Capital Press looked at findings in our recent report, Breaking New Ground: Farmer Perspectives on Organic Transition, released in partnership with Oregon State University’s Center for Small Farms & Community Food Systems:
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Among other things, [the report] identified obstacles that are holding back organic production. Chief among them, many said they would welcome farmer-to-farmer help, need help with weed and pest management and believe the cost of certification and required paperwork are major obstacles.
Farmers transitioning to organic said they would welcome mentoring from experienced producers and one-on-on technical help. Surprisingly, “yield drag”—reduced crop production from fields that no longer are treated with synthetic pesticides or fertilizers—was not an issue with survey respondents. Only 17 percent listed it as a major obstacle, 32 percent said it was a minor obstacle and 51 percent said it was not an obstacle at all.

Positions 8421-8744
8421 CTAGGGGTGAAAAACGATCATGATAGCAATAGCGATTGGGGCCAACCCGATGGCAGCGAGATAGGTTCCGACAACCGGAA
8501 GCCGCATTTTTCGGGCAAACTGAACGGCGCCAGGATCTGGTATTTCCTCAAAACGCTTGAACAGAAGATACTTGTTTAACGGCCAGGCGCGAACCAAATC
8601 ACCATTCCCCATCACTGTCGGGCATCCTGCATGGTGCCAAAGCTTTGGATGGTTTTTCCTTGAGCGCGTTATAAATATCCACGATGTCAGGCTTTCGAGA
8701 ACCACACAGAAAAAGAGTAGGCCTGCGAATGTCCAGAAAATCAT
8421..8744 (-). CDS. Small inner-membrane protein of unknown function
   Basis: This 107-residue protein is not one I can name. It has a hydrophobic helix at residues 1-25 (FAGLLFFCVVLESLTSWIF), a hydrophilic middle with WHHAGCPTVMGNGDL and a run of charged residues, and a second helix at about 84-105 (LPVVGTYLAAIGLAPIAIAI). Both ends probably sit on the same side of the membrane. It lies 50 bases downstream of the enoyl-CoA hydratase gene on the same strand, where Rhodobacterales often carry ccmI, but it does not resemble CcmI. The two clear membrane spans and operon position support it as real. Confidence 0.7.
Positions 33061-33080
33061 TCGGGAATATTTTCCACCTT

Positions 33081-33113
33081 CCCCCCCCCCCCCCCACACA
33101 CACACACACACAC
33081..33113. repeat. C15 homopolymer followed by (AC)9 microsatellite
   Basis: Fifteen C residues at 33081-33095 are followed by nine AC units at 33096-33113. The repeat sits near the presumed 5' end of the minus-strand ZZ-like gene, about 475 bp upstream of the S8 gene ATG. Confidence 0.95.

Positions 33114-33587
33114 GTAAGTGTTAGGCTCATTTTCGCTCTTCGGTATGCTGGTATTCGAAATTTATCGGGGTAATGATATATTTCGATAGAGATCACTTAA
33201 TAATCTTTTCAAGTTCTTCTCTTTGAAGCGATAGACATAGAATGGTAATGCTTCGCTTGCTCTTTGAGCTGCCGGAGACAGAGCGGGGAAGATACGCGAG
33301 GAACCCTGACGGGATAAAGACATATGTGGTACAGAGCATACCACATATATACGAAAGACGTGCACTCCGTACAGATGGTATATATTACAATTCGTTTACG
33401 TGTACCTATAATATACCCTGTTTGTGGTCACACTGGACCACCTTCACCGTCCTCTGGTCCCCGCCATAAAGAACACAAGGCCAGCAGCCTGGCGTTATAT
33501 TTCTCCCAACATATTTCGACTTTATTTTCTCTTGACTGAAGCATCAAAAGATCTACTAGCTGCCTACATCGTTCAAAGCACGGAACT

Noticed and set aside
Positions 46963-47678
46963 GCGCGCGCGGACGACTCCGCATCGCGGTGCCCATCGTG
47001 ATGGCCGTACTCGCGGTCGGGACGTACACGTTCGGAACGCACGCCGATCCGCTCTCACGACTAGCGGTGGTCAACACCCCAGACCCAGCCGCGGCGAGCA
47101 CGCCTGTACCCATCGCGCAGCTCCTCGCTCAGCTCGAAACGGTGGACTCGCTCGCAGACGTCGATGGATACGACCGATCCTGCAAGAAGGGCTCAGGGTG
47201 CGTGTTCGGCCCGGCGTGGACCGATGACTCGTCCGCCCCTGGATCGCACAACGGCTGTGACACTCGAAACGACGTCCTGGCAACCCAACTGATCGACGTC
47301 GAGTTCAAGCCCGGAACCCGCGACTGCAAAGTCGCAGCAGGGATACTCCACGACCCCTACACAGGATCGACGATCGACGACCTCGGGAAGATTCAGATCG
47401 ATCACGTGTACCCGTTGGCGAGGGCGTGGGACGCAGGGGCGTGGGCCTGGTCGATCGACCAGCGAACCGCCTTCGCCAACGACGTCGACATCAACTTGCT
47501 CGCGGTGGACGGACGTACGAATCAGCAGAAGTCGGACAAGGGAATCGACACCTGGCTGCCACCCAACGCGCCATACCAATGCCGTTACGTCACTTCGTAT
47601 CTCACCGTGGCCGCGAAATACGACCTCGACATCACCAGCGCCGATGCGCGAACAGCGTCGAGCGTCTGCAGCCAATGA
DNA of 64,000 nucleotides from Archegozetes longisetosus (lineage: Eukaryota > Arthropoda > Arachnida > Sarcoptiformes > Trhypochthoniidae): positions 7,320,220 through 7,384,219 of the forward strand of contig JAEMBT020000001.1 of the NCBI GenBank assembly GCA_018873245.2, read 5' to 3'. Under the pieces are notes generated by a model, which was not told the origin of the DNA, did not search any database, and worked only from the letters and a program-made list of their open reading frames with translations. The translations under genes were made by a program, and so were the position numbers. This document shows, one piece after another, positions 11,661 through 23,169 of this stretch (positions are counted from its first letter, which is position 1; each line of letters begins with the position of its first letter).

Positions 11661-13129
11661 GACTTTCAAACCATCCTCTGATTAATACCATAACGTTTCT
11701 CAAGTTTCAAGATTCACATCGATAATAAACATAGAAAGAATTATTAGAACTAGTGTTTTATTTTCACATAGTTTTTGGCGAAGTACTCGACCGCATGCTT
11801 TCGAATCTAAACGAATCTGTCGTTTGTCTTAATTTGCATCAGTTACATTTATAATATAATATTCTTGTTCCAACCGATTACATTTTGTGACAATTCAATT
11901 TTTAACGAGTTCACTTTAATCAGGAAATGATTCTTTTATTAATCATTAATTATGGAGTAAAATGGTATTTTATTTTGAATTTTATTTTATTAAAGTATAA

Sarah Brown, education director for Oregon Tilth, said the certification agency is developing a mentorship program that will match beginners with producers who have successfully transitioned to organic. The survey results also provide justification for weed management research, she agreed.
Beyond technical issues, organic producers have passion on their side.
In the survey, 91 percent of respondents said organic production fits their personal or family values and nearly 87 percent it matches up with their environmental concern. More than 86 percent said organic production enhances farm sustainability and coincides with their concerns about human health.